Looking for picture books that embrace diversity? The following stories present kids from a variety of backgrounds enjoying time with their friends, their family members…and their pet llamas.
Maria and her llama smile out at us from the cover of Angela Dominguez’s bilingual picture book set in the Peruvian Alps, Maria Had a Little Llama / María Tenía una Llamita — a riff on “Mary Had a Little Lamb.” The text mirrors the traditional tale (“He followed her to school one day. / Un dia le siguio a la escuela”), and the limited amount of text allows both the English and Spanish to appear on the same page or spread. All throughout the bold ink and gouache illustrations, Maria and her llama’s personalities — and their affection for each other — shine through. (Holt, 3–5 years)
Musa, star of Alone in the Forest, is sent by his mother into the woods to fetch firewood. He’s proud and confident about performing this grown-up task…until an ominous “crack!” and a “boooom!” ignite his fears. Authors Gita Wolf and Andrea Anastasio set their tale of a child venturing outside his usual sphere among the forest-dwelling Gonds of central India. The stylized, boldly outlined illustrations by Gond tribal artist Bhajju Shyam brim with energy. (Tara, 4–7 years)
“When Clarence was little, his grandma / carried him on her back through / the woods to the clearing to pick / wild berries / pikaci-mīnisa.” Now Clarence, around age five, follows Grandma on his own two feet. In Julie Flett’s Wild Berries / Pikaci-Mīnisa, each double-page spread introduces a single line of text describing the sights and sounds — dropping berries in a bucket (tup, tup), observing a fox (rustle, rustle). Each page also uses one word in a dialect of Cree (the “n” dialect, known as Swampy Cree), highlighted in red typeface (a glossary and pronunciation guide are appended). The muted earth tones of Flett’s watercolor and collage illustrations in browns, grays, and reds perfectly complement the quiet tone of the story. (Simply Read, 4–7 years)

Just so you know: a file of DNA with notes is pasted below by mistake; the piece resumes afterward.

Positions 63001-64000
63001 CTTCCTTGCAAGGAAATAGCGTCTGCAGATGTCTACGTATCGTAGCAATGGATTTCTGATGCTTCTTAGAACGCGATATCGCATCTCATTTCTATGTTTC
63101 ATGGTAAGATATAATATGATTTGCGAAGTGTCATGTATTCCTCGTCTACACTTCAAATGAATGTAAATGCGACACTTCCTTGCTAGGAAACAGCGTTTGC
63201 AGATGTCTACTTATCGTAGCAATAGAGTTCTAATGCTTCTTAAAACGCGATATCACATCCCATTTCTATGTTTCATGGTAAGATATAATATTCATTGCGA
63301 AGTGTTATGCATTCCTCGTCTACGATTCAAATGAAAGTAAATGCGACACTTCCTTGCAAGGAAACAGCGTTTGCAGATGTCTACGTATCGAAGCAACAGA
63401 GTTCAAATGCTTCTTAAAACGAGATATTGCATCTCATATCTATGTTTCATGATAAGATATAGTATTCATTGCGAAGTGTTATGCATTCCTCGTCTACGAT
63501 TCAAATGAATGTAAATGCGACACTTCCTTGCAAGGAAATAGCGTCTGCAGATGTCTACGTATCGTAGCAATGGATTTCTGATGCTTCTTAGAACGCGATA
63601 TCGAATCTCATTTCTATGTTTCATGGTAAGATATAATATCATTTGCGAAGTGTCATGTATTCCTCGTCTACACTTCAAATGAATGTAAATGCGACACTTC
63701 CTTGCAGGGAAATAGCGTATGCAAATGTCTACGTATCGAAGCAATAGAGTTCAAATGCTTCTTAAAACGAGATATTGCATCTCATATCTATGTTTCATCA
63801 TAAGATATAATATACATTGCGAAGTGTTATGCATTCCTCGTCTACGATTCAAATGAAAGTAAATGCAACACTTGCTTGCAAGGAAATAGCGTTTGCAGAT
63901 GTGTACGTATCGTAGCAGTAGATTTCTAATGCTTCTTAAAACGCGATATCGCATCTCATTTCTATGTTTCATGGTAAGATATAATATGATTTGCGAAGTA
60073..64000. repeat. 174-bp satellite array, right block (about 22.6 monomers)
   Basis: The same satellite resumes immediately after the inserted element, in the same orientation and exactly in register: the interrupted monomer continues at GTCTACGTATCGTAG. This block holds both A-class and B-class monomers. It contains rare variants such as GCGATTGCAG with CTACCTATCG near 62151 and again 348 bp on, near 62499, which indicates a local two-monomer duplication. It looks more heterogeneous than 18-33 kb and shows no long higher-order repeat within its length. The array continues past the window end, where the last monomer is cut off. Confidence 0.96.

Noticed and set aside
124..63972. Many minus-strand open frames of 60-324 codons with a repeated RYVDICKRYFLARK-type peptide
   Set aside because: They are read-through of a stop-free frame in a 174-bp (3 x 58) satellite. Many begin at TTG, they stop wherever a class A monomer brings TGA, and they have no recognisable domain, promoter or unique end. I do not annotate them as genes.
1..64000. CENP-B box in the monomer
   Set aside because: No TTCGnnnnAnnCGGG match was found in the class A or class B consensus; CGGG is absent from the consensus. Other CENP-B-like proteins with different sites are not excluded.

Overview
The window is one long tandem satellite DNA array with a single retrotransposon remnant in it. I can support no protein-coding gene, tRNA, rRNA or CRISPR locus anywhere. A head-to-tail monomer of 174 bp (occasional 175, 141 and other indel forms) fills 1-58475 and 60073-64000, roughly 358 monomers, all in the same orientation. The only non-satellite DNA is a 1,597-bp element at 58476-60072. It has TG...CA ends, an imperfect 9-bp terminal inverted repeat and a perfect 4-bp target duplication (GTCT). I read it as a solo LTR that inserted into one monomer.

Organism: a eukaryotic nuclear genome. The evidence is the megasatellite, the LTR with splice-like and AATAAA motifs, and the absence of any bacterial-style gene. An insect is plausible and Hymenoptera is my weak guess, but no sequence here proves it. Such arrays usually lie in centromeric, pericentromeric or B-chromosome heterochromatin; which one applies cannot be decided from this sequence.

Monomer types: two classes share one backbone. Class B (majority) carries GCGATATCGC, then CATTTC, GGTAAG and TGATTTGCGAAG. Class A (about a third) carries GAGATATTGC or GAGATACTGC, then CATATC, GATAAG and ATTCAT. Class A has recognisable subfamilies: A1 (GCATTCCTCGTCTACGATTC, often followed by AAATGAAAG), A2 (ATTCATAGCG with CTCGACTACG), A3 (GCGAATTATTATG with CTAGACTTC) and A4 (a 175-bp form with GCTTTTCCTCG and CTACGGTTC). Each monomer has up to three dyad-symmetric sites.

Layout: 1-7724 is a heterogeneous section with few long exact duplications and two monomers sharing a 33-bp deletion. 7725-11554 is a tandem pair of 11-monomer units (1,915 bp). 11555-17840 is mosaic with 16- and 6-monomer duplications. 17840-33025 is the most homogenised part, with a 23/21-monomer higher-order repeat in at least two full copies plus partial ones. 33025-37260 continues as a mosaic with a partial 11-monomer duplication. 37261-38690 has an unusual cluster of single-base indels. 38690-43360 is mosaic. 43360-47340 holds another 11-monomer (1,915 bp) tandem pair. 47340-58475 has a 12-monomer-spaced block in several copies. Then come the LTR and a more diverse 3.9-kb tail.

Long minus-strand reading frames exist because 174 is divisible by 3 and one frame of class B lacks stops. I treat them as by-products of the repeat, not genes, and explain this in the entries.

Here I Am by Patti Kim is a wordless graphic novel–style picture book told through detailed, mixed-media panel illustrations by Sonia Sánchez. After immigrating to America with his family, a little boy is sad and lonely. One day he accidentally drops a red seed he carried from home out of his brownstone window. A little girl picks it up, and his search for her finally draws him out of his loneliness. Newcomers to any country, and the adults who work with immigrant children and their families, will find a lot to talk about here. (Capstone/Picture Window, 5–8 years)
From the January 2014 issue of Notes from the Horn Book.